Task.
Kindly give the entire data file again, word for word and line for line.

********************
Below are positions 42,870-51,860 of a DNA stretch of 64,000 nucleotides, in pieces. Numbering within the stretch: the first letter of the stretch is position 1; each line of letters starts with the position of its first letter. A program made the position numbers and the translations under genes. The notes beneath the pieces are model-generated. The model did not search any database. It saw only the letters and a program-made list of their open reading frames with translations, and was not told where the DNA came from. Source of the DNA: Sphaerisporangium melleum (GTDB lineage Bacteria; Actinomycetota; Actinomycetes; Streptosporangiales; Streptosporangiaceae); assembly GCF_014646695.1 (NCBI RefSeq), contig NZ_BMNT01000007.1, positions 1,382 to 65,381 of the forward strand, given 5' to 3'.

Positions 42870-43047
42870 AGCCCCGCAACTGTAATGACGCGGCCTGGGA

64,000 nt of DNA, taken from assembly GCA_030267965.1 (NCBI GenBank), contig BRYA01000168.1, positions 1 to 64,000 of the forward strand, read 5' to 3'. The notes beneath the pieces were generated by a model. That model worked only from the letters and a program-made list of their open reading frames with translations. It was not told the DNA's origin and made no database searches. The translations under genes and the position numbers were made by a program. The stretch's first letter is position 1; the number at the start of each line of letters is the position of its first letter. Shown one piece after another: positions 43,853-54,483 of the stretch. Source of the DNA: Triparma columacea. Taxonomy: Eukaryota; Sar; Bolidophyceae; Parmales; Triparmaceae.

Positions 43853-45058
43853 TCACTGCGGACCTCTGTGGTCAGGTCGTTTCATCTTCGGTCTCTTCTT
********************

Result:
Below are positions 42,870-51,860 of a DNA stretch of 64,000 nucleotides, in pieces. Numbering within the stretch: the first letter of the stretch is position 1; each line of letters starts with the position of its first letter. A program made the position numbers and the translations under genes. The notes beneath the pieces are model-generated. The model did not search any database. It saw only the letters and a program-made list of their open reading frames with translations, and was not told where the DNA came from. Source of the DNA: Sphaerisporangium melleum (GTDB lineage Bacteria; Actinomycetota; Actinomycetes; Streptosporangiales; Streptosporangiaceae); assembly GCF_014646695.1 (NCBI RefSeq), contig NZ_BMNT01000007.1, positions 1,382 to 65,381 of the forward strand, given 5' to 3'.

Positions 42870-43047
42870 AGCCCCGCAACTGTAATGACGCGGCCTGGGA

64,000 nt of DNA, taken from assembly GCA_030267965.1 (NCBI GenBank), contig BRYA01000168.1, positions 1 to 64,000 of the forward strand, read 5' to 3'. The notes beneath the pieces were generated by a model. That model worked only from the letters and a program-made list of their open reading frames with translations. It was not told the DNA's origin and made no database searches. The translations under genes and the position numbers were made by a program. The stretch's first letter is position 1; the number at the start of each line of letters is the position of its first letter. Shown one piece after another: positions 43,853-54,483 of the stretch. Source of the DNA: Triparma columacea. Taxonomy: Eukaryota; Sar; Bolidophyceae; Parmales; Triparmaceae.

Positions 43853-45058
43853 TCACTGCGGACCTCTGTGGTCAGGTCGTTTCATCTTCGGTCTCTTCTT